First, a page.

Like so many franchises, Tomb Raider has gotten a reboot. I went into this high hopes for the story since it was written by Rhianna Pratchett. While I will never forgive her for Mirror’s Edge, she did write the Overlord games which were wonderful fun.
I was not disappointed.
Rhianna gave us a believable beginning to an iconic gaming woman. A story that builds on the genius that is a young Lara that isn’t so self assured. From the beginning we are presented with someone who is not only smart but also insecure. She knows she’s right, but she doesn’t have the years of experience behind her to be the confident Lara we’re all used to seeing. I like this a lot. It shows a humble, if smart, beginnings of the confident woman. As we travel through to very well crafted story, she becomes more sure of herself. By the half-way point we’re seeing that familiar Lara and by the end you know she’s gotten a taste for something that she’ll never turn away from again.
I will say one thing about the whole “threat of rape” thing that was spinning a few months back. Yes she is threatened in this way, but she’s threatened with horrible-ness through the whole game, including murder. So yea, she is threatened, but it’s nothing to write home about.
Gameplay is what you would expect. Plenty of running and shooting and climbing ever surface in sight. The controls are all very easy to use straight out of the box. There are some quicktime events, but they’re unobtrusive and not a pain in the ass to do. I’m notoriously terrible at aiming shots in games like this but he aim assist saved me. So even if you’re rubbish at aiming, like me, don’t worry. I used the fucking hell out of the bow & arrow too. That thing was so awesome to use as an alternative to guns. One of my only complaints is that here really just wasn’t the amount of puzzles that I’ve come to expect from a Tomb Raider game. There are puzzles that are integral to the game, but it just felt a little lacking for me. You could tell what your upcoming tools would be simply by having a look around at what you couldn’t climb. Sure it was a little predictable, but I can forgive it this one thing.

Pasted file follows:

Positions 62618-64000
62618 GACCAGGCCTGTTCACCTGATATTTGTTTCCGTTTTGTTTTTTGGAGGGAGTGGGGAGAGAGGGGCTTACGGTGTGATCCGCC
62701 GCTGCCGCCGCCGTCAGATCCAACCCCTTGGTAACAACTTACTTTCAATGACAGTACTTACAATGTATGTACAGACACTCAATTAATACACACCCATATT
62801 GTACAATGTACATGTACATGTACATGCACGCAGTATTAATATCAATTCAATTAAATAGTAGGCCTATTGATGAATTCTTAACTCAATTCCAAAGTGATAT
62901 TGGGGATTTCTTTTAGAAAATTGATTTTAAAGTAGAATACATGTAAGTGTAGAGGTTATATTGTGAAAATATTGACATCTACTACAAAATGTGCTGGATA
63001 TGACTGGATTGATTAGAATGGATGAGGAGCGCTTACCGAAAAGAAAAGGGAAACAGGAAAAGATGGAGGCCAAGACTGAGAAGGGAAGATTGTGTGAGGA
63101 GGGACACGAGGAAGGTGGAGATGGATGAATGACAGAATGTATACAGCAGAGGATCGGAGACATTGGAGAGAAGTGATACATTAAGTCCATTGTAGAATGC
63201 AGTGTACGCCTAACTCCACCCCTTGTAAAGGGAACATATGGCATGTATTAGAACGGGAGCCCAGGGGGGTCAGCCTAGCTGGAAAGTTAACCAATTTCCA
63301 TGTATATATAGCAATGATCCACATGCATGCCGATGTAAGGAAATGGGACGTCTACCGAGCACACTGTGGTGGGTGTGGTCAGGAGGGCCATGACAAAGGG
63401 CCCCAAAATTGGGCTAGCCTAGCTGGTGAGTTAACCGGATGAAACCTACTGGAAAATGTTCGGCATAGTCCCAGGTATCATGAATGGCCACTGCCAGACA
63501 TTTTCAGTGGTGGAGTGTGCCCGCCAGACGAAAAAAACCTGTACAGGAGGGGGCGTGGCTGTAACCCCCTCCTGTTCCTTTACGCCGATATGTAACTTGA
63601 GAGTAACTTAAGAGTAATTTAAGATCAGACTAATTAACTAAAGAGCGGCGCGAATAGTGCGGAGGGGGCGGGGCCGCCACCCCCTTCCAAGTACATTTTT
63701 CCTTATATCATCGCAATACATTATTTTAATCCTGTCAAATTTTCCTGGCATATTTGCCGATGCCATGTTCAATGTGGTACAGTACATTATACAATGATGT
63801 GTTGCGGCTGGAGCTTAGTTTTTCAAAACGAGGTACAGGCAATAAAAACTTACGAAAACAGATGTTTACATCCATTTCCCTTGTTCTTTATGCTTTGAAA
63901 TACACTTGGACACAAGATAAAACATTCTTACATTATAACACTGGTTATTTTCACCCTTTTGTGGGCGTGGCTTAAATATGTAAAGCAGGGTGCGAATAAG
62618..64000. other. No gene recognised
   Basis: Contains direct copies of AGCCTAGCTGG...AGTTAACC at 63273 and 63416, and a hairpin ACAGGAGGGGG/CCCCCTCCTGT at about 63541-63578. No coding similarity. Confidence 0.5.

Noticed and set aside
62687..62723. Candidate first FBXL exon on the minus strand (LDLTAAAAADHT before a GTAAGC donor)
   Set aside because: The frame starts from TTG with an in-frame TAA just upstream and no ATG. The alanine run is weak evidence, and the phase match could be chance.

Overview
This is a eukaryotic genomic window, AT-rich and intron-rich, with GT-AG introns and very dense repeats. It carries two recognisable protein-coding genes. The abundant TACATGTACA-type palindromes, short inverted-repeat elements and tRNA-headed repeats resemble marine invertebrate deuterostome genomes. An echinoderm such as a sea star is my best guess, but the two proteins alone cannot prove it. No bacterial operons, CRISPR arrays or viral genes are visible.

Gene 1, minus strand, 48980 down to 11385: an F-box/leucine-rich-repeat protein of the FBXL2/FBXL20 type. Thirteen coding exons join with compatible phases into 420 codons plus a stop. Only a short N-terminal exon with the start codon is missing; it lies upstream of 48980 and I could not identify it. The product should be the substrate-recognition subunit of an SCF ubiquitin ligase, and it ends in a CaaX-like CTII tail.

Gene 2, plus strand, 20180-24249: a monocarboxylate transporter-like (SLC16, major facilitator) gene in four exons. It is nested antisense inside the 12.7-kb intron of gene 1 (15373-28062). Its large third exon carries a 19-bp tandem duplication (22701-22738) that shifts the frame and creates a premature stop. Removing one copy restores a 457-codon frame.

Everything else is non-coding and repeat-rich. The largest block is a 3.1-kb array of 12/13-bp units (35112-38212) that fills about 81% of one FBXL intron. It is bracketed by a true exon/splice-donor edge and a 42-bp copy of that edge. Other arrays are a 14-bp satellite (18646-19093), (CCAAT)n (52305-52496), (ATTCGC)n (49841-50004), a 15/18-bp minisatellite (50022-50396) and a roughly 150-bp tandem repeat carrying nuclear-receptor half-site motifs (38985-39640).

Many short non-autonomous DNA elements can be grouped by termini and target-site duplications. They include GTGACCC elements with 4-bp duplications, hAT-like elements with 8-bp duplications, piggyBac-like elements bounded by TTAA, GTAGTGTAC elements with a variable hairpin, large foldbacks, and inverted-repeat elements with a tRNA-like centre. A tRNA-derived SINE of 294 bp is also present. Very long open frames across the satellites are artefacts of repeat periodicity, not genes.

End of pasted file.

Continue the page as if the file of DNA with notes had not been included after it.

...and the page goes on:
I really liked the music and sounds of the game. They conveyed mood and drama very well. I didn’t find annoying, repetitive or boring. There’s not a lot I can say about the music than that.
Visually the game is stunning. You have this deserted island full of mystery and wonder surrounded by this impossible storm. The world around you is rendered in a very believable way and really has been thought out and deigned nicely. It felt like a lost island filled with a mythical ancient story just waiting to be discovered. Also, video games have had hair issues for a long long time, but this has made some great improvements. On the PC version you get to use the TressFX engine which is a special engine for just rendering the hair. Just wish it had been in the console versions too.